Let’s hope the mandarins at the Treasury aren’t reading this. There’s absolutely no desire at Autocar to put the mockers on the current slow descent of fuel prices or to encourage even higher carbon taxes.
But the truth is that neither of them matters half as much as the financial opponent that has stalked the motorist for as long as anyone cares to remember: the dark lord depreciation.
Depreciation remains the biggest single expense that most drivers have to bear. These days, if you get more than half of the original value of your new car offered at trade-in time after a typical ownership stint of three years and 30-odd-thousand miles, you’ve had a result.
If you’re not careful, you’ll get more like 35 per cent of it. If you’re a private owner, that’s your cross to bear. For others, it’s the biggest single determinant of their monthly contract hire payment.
Quite how nearly three-quarters of the value of a Jeep Cherokee or an MG 6 can disappear by the time the car is only a quarter of the way through its operating lifespan defies reasonable explanation. But according to the people who supply the residual value forecasts that you read in the Autocar road test every week, it can.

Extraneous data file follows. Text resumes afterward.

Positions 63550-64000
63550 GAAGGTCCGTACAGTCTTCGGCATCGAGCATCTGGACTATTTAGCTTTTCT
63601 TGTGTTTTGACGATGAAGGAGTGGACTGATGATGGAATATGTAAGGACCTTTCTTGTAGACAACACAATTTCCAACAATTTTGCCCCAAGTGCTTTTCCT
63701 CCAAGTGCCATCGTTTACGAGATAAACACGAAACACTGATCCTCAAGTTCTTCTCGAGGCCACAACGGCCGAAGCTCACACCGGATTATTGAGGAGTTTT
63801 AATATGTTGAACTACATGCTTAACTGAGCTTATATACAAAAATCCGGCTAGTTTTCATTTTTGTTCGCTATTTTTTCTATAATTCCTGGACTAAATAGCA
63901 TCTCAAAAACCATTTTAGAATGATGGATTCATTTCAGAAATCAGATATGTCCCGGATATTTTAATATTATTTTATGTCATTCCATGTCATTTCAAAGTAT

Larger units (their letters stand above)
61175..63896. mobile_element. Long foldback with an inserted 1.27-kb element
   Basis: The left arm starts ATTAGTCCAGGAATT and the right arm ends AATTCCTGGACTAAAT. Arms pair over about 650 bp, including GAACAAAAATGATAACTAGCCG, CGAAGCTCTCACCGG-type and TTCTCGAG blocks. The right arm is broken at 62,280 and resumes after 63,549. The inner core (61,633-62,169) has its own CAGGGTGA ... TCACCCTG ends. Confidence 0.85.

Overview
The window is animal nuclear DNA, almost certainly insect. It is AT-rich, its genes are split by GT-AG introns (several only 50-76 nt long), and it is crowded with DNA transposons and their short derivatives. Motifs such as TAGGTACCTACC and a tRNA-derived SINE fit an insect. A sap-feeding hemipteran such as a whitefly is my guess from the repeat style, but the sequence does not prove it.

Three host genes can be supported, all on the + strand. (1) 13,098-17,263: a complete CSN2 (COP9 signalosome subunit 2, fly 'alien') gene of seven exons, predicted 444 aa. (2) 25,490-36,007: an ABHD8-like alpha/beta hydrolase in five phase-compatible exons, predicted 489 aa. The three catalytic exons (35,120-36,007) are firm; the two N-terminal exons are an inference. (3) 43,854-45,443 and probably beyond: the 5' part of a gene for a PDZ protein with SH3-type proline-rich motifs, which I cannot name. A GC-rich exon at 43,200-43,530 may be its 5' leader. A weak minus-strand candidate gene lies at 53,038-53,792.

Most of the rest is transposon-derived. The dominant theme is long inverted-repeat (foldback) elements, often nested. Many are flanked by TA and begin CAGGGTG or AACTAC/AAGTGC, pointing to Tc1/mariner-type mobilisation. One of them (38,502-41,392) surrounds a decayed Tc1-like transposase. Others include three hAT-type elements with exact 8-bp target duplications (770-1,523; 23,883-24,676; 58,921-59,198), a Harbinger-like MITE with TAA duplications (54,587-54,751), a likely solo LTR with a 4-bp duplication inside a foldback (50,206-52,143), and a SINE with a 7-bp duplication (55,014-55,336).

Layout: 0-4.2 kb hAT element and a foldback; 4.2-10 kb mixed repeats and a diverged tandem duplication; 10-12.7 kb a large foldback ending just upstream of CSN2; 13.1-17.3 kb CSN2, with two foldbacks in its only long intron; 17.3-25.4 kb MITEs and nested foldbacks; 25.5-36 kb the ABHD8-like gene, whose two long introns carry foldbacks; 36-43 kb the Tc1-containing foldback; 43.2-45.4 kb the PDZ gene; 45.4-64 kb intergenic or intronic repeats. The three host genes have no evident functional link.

The big con perpetrated in every showroom in the country is that, in advertising the list price of a new car instead of the projected cost of ownership, car makers are doing so many of us a disservice.
In order to buy smart, it often pays to spend more up front – and sometimes to consider the kinds of cars that we don’t routinely recommend so highly in our road test top five charts.
In some cases, as you’re about to read, the cars that pay you back simply don’t do enough to clinch the deal. But there are always jewels to unearth – cars as pleasing to drive and use as they are easy on the wallet. And we’re about to sift a few out into the light, as well as bury a few misapprehensions.